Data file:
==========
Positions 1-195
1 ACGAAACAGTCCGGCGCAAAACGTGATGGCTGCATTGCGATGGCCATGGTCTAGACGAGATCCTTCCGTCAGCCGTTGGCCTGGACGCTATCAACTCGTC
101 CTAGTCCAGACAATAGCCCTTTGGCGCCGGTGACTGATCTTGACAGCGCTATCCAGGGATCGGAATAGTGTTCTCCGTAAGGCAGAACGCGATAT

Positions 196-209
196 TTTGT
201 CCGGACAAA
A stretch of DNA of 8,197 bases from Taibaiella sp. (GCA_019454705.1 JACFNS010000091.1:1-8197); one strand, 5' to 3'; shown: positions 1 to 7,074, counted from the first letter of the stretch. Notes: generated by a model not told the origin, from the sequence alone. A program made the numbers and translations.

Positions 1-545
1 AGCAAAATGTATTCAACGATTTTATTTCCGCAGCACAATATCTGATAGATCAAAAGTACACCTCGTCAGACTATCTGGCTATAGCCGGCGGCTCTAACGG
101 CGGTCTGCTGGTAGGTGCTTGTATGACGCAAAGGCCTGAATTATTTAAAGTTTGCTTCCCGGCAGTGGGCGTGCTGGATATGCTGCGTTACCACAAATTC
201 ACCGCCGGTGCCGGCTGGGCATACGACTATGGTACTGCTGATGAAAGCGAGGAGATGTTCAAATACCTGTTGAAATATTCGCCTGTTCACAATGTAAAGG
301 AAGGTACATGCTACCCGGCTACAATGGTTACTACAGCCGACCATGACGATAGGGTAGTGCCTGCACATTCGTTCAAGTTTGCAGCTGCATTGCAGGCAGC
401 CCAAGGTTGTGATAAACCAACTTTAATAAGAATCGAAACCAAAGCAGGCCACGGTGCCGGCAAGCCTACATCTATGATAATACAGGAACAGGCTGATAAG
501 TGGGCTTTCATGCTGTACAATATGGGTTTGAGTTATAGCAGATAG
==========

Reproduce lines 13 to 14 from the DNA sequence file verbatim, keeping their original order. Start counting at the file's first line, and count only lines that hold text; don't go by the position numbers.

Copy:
401 CCAAGGTTGTGATAAACCAACTTTAATAAGAATCGAAACCAAAGCAGGCCACGGTGCCGGCAAGCCTACATCTATGATAATACAGGAACAGGCTGATAAG
501 TGGGCTTTCATGCTGTACAATATGGGTTTGAGTTATAGCAGATAG